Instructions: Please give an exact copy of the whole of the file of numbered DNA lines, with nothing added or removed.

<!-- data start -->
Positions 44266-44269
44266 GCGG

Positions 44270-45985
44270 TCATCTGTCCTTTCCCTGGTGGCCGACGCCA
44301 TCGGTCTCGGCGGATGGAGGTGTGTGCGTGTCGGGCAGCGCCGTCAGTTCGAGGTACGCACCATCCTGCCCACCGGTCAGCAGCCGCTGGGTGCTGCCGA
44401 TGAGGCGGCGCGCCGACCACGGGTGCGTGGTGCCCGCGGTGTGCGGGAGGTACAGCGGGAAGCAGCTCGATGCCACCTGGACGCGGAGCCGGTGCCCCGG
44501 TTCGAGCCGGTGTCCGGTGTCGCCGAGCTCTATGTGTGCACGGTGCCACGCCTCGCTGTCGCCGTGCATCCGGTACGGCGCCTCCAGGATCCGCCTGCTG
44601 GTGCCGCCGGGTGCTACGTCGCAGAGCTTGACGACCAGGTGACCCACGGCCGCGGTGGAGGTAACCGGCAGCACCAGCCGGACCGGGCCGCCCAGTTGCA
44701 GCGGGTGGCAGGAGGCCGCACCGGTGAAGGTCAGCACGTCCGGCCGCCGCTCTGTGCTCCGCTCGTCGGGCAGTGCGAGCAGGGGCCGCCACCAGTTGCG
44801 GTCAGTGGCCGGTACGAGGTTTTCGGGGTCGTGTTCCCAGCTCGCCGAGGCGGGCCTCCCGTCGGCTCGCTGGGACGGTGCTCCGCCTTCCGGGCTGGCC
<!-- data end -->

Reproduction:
Positions 44266-44269
44266 GCGG

Positions 44270-45985
44270 TCATCTGTCCTTTCCCTGGTGGCCGACGCCA
44301 TCGGTCTCGGCGGATGGAGGTGTGTGCGTGTCGGGCAGCGCCGTCAGTTCGAGGTACGCACCATCCTGCCCACCGGTCAGCAGCCGCTGGGTGCTGCCGA
44401 TGAGGCGGCGCGCCGACCACGGGTGCGTGGTGCCCGCGGTGTGCGGGAGGTACAGCGGGAAGCAGCTCGATGCCACCTGGACGCGGAGCCGGTGCCCCGG
44501 TTCGAGCCGGTGTCCGGTGTCGCCGAGCTCTATGTGTGCACGGTGCCACGCCTCGCTGTCGCCGTGCATCCGGTACGGCGCCTCCAGGATCCGCCTGCTG
44601 GTGCCGCCGGGTGCTACGTCGCAGAGCTTGACGACCAGGTGACCCACGGCCGCGGTGGAGGTAACCGGCAGCACCAGCCGGACCGGGCCGCCCAGTTGCA
44701 GCGGGTGGCAGGAGGCCGCACCGGTGAAGGTCAGCACGTCCGGCCGCCGCTCTGTGCTCCGCTCGTCGGGCAGTGCGAGCAGGGGCCGCCACCAGTTGCG
44801 GTCAGTGGCCGGTACGAGGTTTTCGGGGTCGTGTTCCCAGCTCGCCGAGGCGGGCCTCCCGTCGGCTCGCTGGGACGGTGCTCCGCCTTCCGGGCTGGCC